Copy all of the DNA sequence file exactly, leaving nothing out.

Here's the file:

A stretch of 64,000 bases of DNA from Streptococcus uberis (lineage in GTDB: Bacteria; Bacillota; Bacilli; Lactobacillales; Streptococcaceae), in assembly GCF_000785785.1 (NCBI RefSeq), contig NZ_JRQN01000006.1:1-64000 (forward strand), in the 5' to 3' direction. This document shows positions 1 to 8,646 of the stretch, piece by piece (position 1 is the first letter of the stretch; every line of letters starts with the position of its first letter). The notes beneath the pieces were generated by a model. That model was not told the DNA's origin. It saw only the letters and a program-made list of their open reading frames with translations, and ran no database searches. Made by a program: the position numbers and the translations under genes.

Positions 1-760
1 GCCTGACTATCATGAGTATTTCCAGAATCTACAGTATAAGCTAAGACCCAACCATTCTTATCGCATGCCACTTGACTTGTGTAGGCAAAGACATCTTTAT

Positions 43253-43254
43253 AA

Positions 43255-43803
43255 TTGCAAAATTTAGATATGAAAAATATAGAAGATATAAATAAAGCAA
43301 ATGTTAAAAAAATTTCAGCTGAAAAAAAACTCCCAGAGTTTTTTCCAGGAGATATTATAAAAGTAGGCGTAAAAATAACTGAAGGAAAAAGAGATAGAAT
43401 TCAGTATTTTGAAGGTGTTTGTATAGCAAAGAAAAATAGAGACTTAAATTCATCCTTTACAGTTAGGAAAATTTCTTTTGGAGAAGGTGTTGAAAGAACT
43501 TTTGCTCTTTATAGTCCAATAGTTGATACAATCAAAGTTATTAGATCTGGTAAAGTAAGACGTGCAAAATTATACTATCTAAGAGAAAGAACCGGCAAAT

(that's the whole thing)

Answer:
A stretch of 64,000 bases of DNA from Streptococcus uberis (lineage in GTDB: Bacteria; Bacillota; Bacilli; Lactobacillales; Streptococcaceae), in assembly GCF_000785785.1 (NCBI RefSeq), contig NZ_JRQN01000006.1:1-64000 (forward strand), in the 5' to 3' direction. This document shows positions 1 to 8,646 of the stretch, piece by piece (position 1 is the first letter of the stretch; every line of letters starts with the position of its first letter). The notes beneath the pieces were generated by a model. That model was not told the DNA's origin. It saw only the letters and a program-made list of their open reading frames with translations, and ran no database searches. Made by a program: the position numbers and the translations under genes.

Positions 1-760
1 GCCTGACTATCATGAGTATTTCCAGAATCTACAGTATAAGCTAAGACCCAACCATTCTTATCGCATGCCACTTGACTTGTGTAGGCAAAGACATCTTTAT

Positions 43253-43254
43253 AA

Positions 43255-43803
43255 TTGCAAAATTTAGATATGAAAAATATAGAAGATATAAATAAAGCAA
43301 ATGTTAAAAAAATTTCAGCTGAAAAAAAACTCCCAGAGTTTTTTCCAGGAGATATTATAAAAGTAGGCGTAAAAATAACTGAAGGAAAAAGAGATAGAAT
43401 TCAGTATTTTGAAGGTGTTTGTATAGCAAAGAAAAATAGAGACTTAAATTCATCCTTTACAGTTAGGAAAATTTCTTTTGGAGAAGGTGTTGAAAGAACT
43501 TTTGCTCTTTATAGTCCAATAGTTGATACAATCAAAGTTATTAGATCTGGTAAAGTAAGACGTGCAAAATTATACTATCTAAGAGAAAGAACCGGCAAAT